Sunday, October 7, 2007

Rebound: 20 years of HIV in London

'Rebound', the UK's first exhibition examining the changing perception of HIV in London over the last 20 years, will be shown at Wellcome Collection - a new cultural venue on London's Euston Road - between 11 and 28 October, and will reveal the sketches and diary notes of artist Paul Ryan. The materials provide a compelling insight into the HIV epidemic in London from 1987, when the first clear information about the disease emerged, to 2007, by which time successful treatments have been established.

The title of the exhibition - 'Rebound' - refers to the experience of declining health and hopes of those affected by HIV, which hit a low point in the mid 1990s before 'rebounding' to restored health for many and optimism for the future. A recurrent theme of the exhibition is 'intimacy' and the barriers that HIV positive people face when disclosing their status.

The 20-year period will be represented by a wall-mounted, linear, chronological display of notebooks. Larger drawings will sit alongside a specially commissioned wall drawing.

"The sketchbooks have become a bit of a habit, but hopefully a useful one," explains Paul Ryan. "They map out 25 years of my adult life in a way my mind couldn't, and help to jog my inner memories too. Exhibiting them in Wellcome Collection frames these personal accounts in a medical context, rather than a conventional art gallery, picking out the themes of HIV in London. It is always important to remember the connection between how illness and medicine make us 'feel', as much as the 'look' of the science."

Clare Matterson, Wellcome Trust Director of Medicine, Society and History comments: "'Rebound' looks closely at the shift from pessimism to optimism for the treatment of HIV patients. The sketchbooks show a clear narrative on how people face up to the realities of their status, and the reactions for those around them."

AIDS and HIV have affected Londoners in changing ways over the last two decades. The numbers of people diagnosed continues to rise. Between 2001 and 2005, new HIV diagnosis increased by 14 per cent. In 2005, the number of people accessing NHS care for HIV who lived in London was 22 236, which was a 12 per cent increase from 2004.*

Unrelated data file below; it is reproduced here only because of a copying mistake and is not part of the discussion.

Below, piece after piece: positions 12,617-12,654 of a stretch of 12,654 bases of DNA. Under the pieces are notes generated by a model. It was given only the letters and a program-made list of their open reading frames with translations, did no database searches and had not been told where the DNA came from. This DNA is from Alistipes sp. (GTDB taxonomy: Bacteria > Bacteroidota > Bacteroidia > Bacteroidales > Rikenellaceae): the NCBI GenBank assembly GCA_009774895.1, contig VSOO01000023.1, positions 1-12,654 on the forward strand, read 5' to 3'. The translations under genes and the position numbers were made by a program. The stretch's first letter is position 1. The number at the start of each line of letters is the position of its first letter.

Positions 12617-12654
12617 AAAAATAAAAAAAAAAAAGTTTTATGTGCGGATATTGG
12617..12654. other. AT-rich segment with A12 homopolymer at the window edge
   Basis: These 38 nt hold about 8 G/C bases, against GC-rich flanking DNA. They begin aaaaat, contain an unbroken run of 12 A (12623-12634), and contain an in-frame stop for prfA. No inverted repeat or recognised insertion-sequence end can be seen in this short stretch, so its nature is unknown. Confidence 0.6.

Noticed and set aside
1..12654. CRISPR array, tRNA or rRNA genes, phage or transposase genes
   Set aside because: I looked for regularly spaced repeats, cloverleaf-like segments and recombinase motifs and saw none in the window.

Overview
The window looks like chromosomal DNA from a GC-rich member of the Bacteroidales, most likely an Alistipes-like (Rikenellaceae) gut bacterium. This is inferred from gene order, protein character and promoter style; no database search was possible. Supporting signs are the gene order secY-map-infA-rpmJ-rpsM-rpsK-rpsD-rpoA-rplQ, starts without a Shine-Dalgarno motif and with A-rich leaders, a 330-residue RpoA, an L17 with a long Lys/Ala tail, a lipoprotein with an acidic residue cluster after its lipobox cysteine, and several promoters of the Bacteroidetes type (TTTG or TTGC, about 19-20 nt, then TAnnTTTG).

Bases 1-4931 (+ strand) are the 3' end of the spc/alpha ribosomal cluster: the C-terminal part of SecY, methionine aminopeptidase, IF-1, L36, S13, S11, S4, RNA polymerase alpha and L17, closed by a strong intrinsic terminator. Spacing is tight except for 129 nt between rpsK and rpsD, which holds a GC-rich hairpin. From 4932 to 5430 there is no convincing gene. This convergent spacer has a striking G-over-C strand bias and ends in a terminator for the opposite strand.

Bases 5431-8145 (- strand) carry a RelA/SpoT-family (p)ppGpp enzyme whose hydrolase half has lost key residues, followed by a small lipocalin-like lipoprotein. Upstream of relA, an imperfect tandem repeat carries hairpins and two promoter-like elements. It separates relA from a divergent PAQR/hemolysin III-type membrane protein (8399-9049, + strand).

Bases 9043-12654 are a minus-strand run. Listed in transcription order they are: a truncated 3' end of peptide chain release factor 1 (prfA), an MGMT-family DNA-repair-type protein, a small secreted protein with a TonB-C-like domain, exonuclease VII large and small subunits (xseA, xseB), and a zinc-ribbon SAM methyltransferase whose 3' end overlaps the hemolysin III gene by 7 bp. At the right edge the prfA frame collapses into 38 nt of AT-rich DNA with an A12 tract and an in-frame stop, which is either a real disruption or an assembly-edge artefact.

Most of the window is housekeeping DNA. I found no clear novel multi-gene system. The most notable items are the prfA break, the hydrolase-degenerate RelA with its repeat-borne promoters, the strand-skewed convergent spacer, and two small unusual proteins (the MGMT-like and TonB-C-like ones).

Nick Partridge, Chief Executive of the Terrence Higgins Trust said: “So much has happened since the start of the HIV epidemic 25 years ago. Remembering the people who have played their part in this story so far is vitally important. London has been the epicentre of the UK’s epidemic, and this exhibition will provide a fascinating personal perspective.”

To coincide with Paul Ryan's solo exhibition at Wellcome Collection, the artist will be talking with Dr Jane Anderson (Director for the Centre for the Study of Sexual Health and HIV at Homerton University Hospital NHS Foundation Trust), and Angelina Namiba – Policy and Involvement Manager at Positively Women - about how lives, treatments and feelings have changed over the last two decades. Together with the audience they will not only recall these changes but also mark out what HIV means in London today and what it might mean in the future. This event will take place on Saturday 27 October, 15.00-16.30.

To book this free event, please visit the Wellcome Collection website or call or call 020 7611 2222.

Wellcome Collection
183 Euston Road, London
11 to 28 October.
opening times:
Tuesday, Wednesday, Friday and Saturday 10:00–18:00,
Thursday 10:00–22:00
Sunday 11:00–18:00.
Wellcome Collection

*Statistical information for Terrence Higgins Trust (July 2007).

1 comment:

shark said...

The medicine industry is developing,but why meanwhile the rate of new diagnosed HIV case are increasing, i think we should find some reasons from ourselves. someone on insists this attribute to unconciousness of people toward HIV, yes,i agree, i think the government should hold such kind of exhibition as frequent as possible to remind our people that there would be something bad if we don't pay enough attention!